Frédéric Lordon is a popular French economist. He is best known for serving as the Director of Research the French National Centre for Scientific Research (CNRS), which is both the largest governmental research organization in France as well as the largest fundamental science agency in the whole of Europe.
Lordon was born on 15th January 1962. He received his early education from the École nationale des Ponts et Chaussées, where he completed his degree in 1985. Thereafter, he pursued his further studies from the Institut Supérieur des Affaires, an institution from which he graduated in 1987. Like most renowned economist, Lordon took the teaching route after completing his academic studies. He is currently a teacher at the Ecole des Hautes Etudes en Sciences Sociales, a prominent establishment for research and higher education in Paris.
Ever since 2004, Lordon has remained Director of Research at the CNRS. He is working under the Bureau d’économie théorique et appliquée, which is a research laboratory belonging to the University of Strasbourg and the University of Lorraine along with the French National Centre for Scientific Research. In 2010, he joined the “Economistes atterrés“. This group is a collection of economists who are inclined towards rejecting conventional economic doctrines, including popular ones such as the efficient market hypothesis.
Much of Lordon’s work has been dedicated towards presenting the ideas and views of famous Dutch philosopher, Baruch Spinoza, in his study of economics. He is an active participant at public debates which take place in France regarding the key economic issues, especially the existing crisis state of capitalism. Lordon provides his insights and unique perspective in relation to such problems and suggests his opinions on how to better prevent or deal with such crises.
Frédéric Lordon took a keen interest in the dynamics of the subprime mortgage crisis and studied it in great detail. As a product of his understanding, he proposed a tax policy in response to this predicament. The Shareholder Limited Authorized Margin, as it would be called, was designed to set boundaries on the profit making capabilities of businesses. Lordon believes that this measure should be undertaken so that the motivation of firms in the economy is not just to post better figures on the stock market, as is the case these days.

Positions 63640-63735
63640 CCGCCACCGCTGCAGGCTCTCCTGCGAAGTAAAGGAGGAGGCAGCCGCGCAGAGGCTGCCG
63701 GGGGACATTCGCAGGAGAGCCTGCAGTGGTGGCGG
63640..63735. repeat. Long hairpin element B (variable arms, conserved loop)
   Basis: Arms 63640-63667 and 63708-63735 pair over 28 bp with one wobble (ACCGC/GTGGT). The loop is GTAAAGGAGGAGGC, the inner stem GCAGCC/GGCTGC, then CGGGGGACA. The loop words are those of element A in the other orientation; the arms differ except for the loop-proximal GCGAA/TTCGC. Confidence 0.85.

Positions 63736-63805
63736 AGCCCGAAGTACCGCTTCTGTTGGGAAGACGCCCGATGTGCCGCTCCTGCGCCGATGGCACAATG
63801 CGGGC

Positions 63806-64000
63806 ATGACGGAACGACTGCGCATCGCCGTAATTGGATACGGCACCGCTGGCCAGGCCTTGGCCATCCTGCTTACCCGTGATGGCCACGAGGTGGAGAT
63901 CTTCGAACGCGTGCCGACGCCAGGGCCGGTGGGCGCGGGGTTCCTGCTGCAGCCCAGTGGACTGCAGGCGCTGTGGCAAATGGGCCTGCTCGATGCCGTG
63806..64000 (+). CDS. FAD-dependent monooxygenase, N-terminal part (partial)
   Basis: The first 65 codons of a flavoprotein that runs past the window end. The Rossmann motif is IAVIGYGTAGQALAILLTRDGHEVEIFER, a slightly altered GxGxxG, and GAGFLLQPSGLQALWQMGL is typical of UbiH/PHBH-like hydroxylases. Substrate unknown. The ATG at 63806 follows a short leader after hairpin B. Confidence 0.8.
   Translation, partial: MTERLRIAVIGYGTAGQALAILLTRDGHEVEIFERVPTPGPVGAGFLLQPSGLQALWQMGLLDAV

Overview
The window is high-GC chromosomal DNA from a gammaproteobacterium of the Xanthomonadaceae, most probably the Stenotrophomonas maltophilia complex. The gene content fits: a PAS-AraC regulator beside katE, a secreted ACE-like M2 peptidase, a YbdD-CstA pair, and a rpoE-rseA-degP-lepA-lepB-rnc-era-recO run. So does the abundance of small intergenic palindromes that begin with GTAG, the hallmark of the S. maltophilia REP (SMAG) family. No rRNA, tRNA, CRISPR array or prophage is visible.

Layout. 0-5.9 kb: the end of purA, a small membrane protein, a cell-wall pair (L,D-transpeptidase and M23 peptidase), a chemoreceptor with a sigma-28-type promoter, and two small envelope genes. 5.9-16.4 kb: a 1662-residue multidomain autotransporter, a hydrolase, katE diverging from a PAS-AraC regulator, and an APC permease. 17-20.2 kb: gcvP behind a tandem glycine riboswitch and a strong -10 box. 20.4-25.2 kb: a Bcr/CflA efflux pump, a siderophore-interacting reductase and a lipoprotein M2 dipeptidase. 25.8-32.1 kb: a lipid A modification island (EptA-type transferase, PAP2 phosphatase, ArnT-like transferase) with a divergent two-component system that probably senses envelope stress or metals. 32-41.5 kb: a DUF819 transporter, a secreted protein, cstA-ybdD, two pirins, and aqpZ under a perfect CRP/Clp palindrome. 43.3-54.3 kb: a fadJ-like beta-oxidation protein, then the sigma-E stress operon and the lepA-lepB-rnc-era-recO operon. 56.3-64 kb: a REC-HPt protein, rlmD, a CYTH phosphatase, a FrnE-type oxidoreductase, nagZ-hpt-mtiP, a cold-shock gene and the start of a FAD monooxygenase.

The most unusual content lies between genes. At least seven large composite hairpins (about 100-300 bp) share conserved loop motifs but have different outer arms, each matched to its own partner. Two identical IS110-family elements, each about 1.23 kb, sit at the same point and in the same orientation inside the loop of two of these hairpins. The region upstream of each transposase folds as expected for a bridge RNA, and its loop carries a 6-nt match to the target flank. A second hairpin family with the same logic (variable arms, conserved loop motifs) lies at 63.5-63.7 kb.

Lordon has written quite a few texts in the course of his professional career. Some his popular works include Les Quadratures de la politique économique in 1997, La Politique du capital in 2002, and Spinoza et les sciences sociales. De l’économie des affects à la puissance de la multitude in 2008 which he wrote in collaboration with Yves Citton.
In his book, désir et servitude: Marx et Spinoza, Frédéric Lordon discusses questions raised by Karl Marx and applies Spinoza’s ideas and philosophy to them in an attempt arrive at a solution. He finds it difficult to understand why people continue to not only support, but fight for a system which perpetuates their own exploitation. He terms this issue as colinearization, claiming that anything is which provides satisfaction, joy, or power is an object of love; in the society’s case this is money as it helps people acquire anything of perceived value. Lordon further outlines two strategies which helps achieve colinearization in a society, both of which are concerned with man’s ability to imagine.